Stories about D-Day heroes were everywhere recently, but here’s one you may have missed.
D-Day, of course, was the turning point of the war in Europe during World War II. The Allied invasion of the French coast on June 6, 1944, sent the occupying German military into a retreat that eventually ended the Nazi threat to world stability.
But on June 5 of this year there was an extraordinary meeting at LaCambe, France, one day before the 65th anniversary of the iconic invasion. This was not a meeting of world leaders or European heads of state. It was a gathering of soldiers from both sides of the conflict – the Allied forces and the German army. They shared stories of that long ago, bloody day.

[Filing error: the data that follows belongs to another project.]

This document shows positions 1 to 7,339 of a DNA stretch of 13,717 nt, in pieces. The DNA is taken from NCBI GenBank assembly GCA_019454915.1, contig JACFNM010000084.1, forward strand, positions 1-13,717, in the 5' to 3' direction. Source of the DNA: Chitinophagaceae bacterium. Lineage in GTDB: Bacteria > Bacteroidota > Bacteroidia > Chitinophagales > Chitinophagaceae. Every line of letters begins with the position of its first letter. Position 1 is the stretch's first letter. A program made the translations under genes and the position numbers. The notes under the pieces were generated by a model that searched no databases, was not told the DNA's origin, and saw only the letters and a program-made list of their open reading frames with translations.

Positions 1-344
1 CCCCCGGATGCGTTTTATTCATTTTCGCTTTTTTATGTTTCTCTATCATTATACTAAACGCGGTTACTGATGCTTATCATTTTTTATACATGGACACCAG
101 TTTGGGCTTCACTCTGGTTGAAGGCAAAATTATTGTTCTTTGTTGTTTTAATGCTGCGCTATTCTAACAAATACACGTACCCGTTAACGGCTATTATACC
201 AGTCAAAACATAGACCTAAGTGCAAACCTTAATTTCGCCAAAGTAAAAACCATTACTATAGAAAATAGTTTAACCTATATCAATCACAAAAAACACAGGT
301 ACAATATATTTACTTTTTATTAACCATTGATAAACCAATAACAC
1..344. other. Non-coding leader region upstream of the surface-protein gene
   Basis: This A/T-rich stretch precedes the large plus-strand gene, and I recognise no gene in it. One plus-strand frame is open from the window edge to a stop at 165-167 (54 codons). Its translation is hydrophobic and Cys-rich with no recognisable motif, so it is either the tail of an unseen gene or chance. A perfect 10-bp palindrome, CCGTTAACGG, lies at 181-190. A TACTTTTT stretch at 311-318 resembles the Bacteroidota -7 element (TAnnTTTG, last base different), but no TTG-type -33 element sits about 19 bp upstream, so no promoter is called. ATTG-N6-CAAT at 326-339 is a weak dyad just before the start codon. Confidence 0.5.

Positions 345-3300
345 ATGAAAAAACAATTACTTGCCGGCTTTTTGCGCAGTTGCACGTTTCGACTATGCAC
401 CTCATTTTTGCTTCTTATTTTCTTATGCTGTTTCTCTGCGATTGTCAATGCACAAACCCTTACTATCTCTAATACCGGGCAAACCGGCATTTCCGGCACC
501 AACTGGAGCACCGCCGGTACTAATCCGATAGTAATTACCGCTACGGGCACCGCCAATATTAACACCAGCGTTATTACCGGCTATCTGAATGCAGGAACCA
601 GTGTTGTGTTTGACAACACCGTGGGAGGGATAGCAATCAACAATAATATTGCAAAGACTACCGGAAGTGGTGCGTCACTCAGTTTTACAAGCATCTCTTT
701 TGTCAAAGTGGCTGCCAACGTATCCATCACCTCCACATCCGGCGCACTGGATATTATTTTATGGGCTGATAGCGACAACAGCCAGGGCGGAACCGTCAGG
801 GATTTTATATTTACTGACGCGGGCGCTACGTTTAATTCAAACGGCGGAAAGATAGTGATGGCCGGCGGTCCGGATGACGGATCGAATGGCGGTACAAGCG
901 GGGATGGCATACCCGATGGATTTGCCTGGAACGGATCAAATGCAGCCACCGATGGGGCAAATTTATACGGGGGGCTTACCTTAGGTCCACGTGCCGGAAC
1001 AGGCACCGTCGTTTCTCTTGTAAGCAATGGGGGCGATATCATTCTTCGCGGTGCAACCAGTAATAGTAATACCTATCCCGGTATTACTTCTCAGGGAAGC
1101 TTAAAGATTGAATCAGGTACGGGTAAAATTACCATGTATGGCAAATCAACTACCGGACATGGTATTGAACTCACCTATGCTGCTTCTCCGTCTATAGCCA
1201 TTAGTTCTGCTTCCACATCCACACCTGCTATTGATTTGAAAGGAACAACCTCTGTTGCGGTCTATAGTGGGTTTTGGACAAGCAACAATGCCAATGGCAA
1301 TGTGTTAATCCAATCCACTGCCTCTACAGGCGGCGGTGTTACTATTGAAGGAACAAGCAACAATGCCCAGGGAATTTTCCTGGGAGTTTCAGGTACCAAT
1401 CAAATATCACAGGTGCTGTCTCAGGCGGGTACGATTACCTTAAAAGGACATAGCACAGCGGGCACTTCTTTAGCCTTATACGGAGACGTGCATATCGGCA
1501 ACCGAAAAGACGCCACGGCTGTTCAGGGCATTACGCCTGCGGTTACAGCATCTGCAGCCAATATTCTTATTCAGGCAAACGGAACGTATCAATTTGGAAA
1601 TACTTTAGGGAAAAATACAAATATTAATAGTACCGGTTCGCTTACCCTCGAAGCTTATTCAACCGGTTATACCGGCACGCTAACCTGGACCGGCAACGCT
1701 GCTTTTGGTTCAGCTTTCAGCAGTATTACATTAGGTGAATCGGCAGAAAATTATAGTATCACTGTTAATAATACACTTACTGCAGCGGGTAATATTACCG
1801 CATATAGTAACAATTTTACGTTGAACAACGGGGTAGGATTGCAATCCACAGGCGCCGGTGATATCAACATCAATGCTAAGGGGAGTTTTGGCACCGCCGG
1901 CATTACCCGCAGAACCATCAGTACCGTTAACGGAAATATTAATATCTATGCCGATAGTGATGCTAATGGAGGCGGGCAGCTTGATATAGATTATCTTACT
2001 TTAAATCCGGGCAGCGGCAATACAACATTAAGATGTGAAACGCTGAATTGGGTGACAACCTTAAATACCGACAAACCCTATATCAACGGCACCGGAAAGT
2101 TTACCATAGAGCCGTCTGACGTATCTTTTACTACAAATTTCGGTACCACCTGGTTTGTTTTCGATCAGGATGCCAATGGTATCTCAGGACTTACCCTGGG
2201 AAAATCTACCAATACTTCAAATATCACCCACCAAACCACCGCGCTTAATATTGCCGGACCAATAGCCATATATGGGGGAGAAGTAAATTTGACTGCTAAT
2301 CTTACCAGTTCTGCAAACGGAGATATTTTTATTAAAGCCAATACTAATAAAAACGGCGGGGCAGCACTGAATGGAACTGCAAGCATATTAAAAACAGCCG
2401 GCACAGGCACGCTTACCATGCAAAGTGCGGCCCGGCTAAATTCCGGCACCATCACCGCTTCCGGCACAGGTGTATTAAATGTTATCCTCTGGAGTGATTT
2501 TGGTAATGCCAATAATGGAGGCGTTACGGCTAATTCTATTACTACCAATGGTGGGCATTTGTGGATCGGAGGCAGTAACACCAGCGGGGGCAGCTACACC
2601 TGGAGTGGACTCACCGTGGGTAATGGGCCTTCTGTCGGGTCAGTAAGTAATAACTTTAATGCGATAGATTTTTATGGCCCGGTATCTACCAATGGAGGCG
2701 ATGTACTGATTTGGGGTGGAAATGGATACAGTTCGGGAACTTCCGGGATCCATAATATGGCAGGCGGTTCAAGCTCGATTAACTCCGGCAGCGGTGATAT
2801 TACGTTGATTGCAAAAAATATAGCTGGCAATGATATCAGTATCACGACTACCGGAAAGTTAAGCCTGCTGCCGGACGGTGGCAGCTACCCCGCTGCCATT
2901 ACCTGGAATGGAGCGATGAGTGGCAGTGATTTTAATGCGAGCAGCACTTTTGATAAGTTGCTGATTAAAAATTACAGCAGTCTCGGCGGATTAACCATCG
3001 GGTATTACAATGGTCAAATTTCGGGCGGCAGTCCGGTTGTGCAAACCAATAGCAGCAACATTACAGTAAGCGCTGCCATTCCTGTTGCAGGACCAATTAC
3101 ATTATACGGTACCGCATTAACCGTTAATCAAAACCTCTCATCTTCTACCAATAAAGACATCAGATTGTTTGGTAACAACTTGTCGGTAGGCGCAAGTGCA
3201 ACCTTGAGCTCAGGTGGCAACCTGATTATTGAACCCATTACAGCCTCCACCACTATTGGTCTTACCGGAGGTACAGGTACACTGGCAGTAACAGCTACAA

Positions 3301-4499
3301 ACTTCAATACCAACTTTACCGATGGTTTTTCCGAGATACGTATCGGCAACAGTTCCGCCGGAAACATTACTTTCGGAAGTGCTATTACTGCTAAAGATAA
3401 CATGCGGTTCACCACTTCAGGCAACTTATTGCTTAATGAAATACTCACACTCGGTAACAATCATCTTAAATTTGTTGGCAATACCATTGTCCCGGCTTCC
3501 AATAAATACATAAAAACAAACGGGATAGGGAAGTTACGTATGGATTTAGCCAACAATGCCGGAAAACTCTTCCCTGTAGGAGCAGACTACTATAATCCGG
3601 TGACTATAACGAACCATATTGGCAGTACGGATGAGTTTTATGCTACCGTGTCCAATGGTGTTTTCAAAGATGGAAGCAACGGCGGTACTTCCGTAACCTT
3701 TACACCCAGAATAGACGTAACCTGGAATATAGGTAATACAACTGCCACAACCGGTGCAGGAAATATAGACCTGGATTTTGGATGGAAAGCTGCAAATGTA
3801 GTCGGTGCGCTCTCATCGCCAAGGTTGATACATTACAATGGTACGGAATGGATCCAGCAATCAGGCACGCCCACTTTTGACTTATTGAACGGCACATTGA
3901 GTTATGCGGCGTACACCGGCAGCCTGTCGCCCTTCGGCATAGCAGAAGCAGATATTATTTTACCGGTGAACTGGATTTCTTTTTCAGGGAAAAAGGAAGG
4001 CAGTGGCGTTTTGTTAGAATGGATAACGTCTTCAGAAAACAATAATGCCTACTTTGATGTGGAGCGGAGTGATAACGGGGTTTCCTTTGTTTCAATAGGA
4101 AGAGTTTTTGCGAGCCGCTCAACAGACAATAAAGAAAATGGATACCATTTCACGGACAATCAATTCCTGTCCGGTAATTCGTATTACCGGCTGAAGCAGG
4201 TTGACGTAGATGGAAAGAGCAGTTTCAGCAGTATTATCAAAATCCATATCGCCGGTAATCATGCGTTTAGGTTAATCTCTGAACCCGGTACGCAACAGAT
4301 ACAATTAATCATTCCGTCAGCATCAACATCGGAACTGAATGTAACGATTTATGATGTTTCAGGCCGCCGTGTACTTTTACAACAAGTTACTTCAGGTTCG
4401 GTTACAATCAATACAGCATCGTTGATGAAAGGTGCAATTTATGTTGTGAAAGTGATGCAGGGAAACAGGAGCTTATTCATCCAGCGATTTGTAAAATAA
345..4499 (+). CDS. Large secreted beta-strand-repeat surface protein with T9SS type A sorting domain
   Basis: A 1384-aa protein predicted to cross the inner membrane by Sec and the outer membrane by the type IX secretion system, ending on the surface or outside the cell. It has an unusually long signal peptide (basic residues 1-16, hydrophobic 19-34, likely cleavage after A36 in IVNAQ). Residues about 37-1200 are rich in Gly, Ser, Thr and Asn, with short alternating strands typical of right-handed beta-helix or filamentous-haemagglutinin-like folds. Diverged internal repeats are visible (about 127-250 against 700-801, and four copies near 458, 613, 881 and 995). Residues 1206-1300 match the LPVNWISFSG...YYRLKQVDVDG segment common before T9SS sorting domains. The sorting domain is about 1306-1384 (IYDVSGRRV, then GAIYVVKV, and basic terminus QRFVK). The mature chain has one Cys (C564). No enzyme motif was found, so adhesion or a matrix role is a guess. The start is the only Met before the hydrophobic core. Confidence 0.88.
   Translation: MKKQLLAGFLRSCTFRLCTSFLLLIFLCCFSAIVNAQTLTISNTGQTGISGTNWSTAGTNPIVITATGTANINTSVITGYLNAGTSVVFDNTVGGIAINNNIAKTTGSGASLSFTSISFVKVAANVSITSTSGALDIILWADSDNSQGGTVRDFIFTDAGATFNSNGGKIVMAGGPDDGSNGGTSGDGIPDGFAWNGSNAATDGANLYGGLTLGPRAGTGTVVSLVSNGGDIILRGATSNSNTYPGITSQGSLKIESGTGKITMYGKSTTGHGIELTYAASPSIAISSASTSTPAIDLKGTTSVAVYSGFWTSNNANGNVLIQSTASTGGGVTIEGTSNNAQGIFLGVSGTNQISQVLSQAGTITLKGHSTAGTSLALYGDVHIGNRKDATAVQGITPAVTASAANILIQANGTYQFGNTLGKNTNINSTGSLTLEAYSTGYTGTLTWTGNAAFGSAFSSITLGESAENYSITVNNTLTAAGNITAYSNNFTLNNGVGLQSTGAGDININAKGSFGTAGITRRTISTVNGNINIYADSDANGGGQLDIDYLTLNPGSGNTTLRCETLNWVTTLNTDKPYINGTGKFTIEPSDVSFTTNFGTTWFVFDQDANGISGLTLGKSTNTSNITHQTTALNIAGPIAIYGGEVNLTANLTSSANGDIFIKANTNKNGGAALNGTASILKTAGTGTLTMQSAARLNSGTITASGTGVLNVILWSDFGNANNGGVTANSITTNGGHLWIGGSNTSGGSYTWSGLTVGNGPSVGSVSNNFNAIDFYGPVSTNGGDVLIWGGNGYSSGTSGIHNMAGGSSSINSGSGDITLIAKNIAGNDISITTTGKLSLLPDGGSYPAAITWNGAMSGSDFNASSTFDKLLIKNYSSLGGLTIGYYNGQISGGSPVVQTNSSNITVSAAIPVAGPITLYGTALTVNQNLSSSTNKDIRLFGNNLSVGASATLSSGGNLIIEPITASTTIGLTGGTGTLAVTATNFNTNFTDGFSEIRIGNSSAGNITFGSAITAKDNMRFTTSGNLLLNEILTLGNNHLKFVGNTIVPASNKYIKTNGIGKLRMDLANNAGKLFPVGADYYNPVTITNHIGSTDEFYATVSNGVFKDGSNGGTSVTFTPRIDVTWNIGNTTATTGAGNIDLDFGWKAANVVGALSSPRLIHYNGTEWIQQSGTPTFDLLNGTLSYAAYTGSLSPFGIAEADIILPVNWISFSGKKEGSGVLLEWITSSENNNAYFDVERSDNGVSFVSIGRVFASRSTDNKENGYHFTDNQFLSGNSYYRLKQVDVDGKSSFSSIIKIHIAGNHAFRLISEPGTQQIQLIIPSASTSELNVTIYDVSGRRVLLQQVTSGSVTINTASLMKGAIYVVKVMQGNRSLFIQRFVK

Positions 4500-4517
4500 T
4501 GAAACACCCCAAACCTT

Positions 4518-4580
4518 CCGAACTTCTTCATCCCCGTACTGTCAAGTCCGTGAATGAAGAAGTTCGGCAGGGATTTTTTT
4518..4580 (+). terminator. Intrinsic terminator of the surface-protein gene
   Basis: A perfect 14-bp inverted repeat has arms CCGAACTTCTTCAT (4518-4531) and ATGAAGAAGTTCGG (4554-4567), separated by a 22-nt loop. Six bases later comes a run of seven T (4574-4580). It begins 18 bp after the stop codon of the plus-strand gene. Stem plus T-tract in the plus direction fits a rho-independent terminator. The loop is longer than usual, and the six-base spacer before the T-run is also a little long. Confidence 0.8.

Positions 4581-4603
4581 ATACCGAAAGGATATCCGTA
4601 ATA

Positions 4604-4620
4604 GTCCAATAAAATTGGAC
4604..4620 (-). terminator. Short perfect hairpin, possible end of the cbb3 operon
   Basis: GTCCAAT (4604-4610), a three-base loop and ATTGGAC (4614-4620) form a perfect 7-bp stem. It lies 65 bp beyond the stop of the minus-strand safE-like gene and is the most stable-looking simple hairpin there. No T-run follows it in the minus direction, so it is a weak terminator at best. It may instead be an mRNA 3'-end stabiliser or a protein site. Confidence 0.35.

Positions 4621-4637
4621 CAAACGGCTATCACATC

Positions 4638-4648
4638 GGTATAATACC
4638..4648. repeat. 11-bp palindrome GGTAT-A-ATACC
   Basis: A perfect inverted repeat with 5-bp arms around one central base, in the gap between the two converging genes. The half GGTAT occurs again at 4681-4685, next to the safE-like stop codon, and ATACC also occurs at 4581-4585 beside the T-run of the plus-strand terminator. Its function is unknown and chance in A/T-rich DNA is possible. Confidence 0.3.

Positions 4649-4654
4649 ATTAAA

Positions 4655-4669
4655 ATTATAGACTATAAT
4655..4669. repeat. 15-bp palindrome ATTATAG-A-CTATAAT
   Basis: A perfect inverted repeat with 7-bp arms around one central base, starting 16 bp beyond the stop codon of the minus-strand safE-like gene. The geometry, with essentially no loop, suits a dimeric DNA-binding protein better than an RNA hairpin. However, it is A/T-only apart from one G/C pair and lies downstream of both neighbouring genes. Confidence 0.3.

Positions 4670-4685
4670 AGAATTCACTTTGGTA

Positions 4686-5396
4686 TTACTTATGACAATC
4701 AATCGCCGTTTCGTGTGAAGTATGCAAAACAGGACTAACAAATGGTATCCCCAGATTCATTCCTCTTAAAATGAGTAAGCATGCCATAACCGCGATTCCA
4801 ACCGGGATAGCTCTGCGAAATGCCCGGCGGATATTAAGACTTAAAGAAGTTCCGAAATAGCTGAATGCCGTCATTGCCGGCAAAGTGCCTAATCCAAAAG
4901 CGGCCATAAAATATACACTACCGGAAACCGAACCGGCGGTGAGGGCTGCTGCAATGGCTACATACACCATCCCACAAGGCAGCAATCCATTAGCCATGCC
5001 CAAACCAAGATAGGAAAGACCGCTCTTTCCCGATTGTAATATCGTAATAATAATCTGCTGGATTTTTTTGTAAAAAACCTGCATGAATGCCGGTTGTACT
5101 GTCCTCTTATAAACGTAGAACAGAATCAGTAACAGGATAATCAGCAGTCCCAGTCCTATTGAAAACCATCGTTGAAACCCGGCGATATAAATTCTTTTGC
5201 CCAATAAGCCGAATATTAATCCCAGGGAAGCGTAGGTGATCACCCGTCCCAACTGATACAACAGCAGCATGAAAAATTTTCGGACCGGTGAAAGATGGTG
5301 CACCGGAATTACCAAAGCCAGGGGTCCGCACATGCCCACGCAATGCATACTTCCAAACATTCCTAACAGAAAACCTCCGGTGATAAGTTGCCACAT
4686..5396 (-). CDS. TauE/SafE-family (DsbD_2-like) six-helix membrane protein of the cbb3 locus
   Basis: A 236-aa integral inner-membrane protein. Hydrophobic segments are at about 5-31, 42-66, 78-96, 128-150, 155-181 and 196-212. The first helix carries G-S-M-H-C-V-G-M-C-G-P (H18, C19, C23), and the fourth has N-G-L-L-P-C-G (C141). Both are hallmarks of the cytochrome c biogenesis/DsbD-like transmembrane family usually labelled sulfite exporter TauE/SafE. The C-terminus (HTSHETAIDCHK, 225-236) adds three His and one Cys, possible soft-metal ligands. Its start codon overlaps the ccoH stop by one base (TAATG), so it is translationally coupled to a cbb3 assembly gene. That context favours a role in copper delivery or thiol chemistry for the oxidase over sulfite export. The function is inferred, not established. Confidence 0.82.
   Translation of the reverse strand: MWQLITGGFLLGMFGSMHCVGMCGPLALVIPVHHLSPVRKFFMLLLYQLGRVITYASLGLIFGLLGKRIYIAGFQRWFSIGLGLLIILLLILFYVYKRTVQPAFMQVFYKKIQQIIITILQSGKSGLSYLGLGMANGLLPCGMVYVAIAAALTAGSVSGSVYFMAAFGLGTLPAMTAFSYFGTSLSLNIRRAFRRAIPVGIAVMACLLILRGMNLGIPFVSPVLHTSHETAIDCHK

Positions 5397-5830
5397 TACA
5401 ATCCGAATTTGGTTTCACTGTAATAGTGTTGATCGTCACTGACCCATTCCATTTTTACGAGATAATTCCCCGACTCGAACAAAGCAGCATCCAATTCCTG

Imagine that – men in their 80s and 90s who were trying to kill each other 65 years ago now sitting around swapping war tales. How interesting it would have been to have heard both sides of the same tragic story.
“We shake hands, we are all normal people,” Karl-Heinz Mayer of Oldenburg, Germany, told one reporter.
The actions of those in attendance at LaCambe give credence to the old cliché, “Time heals all wounds.” But does it, really?
I’m certain many of the old veterans still carry deep scars from the events of June 6, 1944. I’m just as certain that they feel that now is the time to let some of their animosity go, that there’s no point in taking a grudge to their graves.
The same can be said in many families. Long-festering resentments and anger are often tempered in a person’s twilight years. Few of us want to be referred to by our immediate descendants as bitter old people at the time of our deaths.
As long as we are still breathing, it’s possible to shake hands with another and remind ourselves that we are all normal people.
Writing prompt of the day: Do you have any ugly family situations that resolved themselves over time?
Flickr photo courtesy of Army.mil.